Thursday, January 03, 2013

Dark Horse Previews for March

Lee: Let’s be honest, the holidays sucked. So if my picks seem more bitchy than normal, now you know why.

Thomm: More bitchy than normal? Is that possible? I had a good time with the holidays. I got to use holidays ad nauseum to offend the Christian soldiers and Christmas to offend the officious. What’s not to like? You just tailor your greetings to offend as efficiently as possible.

Peter Bergting (W/A/Cover)
FC, 136 pages, 7" x 10", $19.99
In the Old Town of Stockholm, where myths are alive and creatures of folklore haunt the night, an extraordinary young woman named Jennie is caught in the scheme of a cadre of villains who control the means to free the Domovoi—the lethally dangerous, poltergeist-like spirit of the entire city! Visit Peter’s site here with all sorts of art samples and what nots. 
Lee: This sounds a lot like a Euro take on Fables, which is ok by me. I was trying to figure out who Bergting was and he did the final couple of issues of Rick Remender’s Strange Girl back a couple of years ago. I know he makes pretty pictures and can tell a sequential story so I am sold.
Thomm: Sounds great to me. My last Swedish read was The Girl with The Dragon Tattoo series, leaving me with a good feeling about the quality of Swedish writing translated to English. Funny how your take on Fables is American, though. I’ve always thought it had a European feel in the sense that the inhabitants of Fabletown were mostly from European fables.

Even though I was happy with the first book, I get bitter below.  See for yourself.

David Lapham (W), Patric Reynolds (A/Cover), and Matthew Southworth (A)
FC, 96 pages, 7” x 10”, $14.99
In 2040, a private military operative of reeducated gang members—the Blackshield Angels—are the only hope of liberating a vital fuel supply from a criminal overlord. Blackshield’s best agent struggles through betrayal, love, and a seemingly unending war zone—Zone 12—to complete his mission through a dangerous world where tattooed warlords reign supreme and giant satellites watch men from above like gods. Soon to be a major motion picture. Visit the artist here.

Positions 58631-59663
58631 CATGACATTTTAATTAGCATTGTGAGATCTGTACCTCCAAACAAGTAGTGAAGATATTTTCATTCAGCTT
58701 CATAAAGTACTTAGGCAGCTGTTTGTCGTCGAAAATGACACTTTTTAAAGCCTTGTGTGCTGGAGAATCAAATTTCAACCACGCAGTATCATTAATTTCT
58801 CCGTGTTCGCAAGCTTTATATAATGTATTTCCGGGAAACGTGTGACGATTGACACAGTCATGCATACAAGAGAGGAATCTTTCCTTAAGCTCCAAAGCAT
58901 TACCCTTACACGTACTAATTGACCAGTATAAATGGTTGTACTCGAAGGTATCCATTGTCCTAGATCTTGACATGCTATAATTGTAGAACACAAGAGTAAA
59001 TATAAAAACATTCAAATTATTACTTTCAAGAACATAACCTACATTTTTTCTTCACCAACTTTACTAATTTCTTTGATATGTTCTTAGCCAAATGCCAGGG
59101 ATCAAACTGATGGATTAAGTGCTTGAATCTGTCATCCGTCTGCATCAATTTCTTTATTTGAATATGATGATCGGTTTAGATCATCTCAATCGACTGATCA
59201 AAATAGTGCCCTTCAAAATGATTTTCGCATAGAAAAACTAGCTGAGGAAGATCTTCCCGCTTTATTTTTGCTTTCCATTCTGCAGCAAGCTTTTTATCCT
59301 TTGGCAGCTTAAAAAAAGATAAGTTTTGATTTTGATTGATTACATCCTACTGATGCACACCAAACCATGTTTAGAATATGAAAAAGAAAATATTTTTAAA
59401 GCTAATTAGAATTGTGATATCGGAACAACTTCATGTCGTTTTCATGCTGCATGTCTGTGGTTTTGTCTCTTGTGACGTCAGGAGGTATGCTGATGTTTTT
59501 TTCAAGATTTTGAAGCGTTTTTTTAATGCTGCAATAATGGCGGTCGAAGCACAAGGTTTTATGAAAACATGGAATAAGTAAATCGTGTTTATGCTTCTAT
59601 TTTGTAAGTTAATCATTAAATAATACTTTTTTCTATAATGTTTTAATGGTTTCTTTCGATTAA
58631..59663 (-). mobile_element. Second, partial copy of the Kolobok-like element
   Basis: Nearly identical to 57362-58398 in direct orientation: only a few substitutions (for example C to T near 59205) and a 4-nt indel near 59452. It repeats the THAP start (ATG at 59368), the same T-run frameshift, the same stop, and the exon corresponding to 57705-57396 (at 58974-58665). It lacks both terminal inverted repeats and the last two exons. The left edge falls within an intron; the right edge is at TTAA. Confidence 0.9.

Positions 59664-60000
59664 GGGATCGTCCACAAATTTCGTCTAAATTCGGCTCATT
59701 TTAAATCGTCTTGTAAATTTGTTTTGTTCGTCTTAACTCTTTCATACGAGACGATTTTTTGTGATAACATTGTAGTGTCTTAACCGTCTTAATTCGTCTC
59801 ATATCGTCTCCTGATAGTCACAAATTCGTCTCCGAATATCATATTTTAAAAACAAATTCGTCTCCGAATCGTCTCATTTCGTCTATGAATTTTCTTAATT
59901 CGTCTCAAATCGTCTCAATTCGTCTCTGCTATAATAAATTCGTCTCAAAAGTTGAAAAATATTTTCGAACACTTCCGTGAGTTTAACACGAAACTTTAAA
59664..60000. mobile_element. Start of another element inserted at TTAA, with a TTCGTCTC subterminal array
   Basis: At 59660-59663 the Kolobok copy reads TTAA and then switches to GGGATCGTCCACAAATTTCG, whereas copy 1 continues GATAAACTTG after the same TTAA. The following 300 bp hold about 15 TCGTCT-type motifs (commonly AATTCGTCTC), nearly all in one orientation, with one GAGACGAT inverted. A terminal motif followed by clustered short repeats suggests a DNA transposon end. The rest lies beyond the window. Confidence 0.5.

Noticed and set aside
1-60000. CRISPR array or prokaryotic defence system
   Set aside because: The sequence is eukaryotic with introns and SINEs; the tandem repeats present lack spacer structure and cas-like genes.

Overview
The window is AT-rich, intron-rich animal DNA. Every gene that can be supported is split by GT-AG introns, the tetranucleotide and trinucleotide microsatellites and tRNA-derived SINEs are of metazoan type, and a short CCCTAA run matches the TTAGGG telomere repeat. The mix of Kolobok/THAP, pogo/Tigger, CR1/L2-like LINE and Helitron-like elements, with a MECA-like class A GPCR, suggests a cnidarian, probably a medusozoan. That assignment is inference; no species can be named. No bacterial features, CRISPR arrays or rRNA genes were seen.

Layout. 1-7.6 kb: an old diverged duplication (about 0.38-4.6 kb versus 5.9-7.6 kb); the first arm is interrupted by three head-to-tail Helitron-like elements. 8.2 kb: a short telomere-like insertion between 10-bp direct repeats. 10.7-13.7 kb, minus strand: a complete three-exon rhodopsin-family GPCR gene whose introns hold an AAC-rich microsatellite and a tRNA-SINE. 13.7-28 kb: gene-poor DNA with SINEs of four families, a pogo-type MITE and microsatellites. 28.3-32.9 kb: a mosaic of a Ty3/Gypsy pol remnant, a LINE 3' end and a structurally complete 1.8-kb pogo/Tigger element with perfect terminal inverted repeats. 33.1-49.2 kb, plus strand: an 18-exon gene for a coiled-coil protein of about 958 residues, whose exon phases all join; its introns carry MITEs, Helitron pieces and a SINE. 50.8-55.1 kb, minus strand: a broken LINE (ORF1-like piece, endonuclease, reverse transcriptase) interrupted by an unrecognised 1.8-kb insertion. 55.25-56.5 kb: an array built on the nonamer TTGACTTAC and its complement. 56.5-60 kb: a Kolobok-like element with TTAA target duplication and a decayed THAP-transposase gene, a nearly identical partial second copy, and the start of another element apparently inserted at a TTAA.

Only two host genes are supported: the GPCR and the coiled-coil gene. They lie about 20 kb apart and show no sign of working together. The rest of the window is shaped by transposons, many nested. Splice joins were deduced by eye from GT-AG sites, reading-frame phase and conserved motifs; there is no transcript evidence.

Lee: Is it me or does this just sound dumb? Maybe it isn’t but when I check on the movie’s actual status and it’s only pre-preduction… that’s not close to “soon” in my book. It’s really close to making sh*t up because you don’t know what to write about it. I’m passing which is too bad because Reynolds is an artist that I would like to see more of.
Thomm: I like Southworth’s work on Stumptown, but this promo sounds like a compilation of other people’s sci-fi ideas, ranging from Scout to District 9.

Tom DeHaven (W), Dana Marie Andra (W), Gary Panter (W/A), Phil Hester (P), Ande Parks (I), and Charles Burns (Cover)
b&w, 176 pages, 7" x 10", $17.99
Based on Tom DeHaven’s acclaimed cult novel, one of comics’ most powerful horror stories returns! In DeHaven’s nightmarish America, the survivors of a nuclear blast—twisted by radiation and the contempt of the human population—try to raise money for surgeries any way they can. For brothers Grinner and Flour, that means everything from grotesque traveling sex shows for the normals to the ultimate drug—mutant goldfish eggs! This collection includes the complete series and the covers by Mike Mignola, Charles Burns, and James O’Barr, plus an original prose sequel by DeHaven, and Gary Panter’s adaptation.
Lee: I wanna say no to this soooo bad but I don’t think I can. I am a sucker for cult books and this looks like a doozy. If the reviews on Amazon are any indication, this is full of all sorts of messed up stuff. But “it’s an excellent commentary on how society treats marginalized people.” Being a comic book fan they had me at marginalized people.
Thomm: Harder to argue that comics fans are marginalized these days. Comics are keeping Hollywood afloat at this point. They had me at mutant sex shows, though.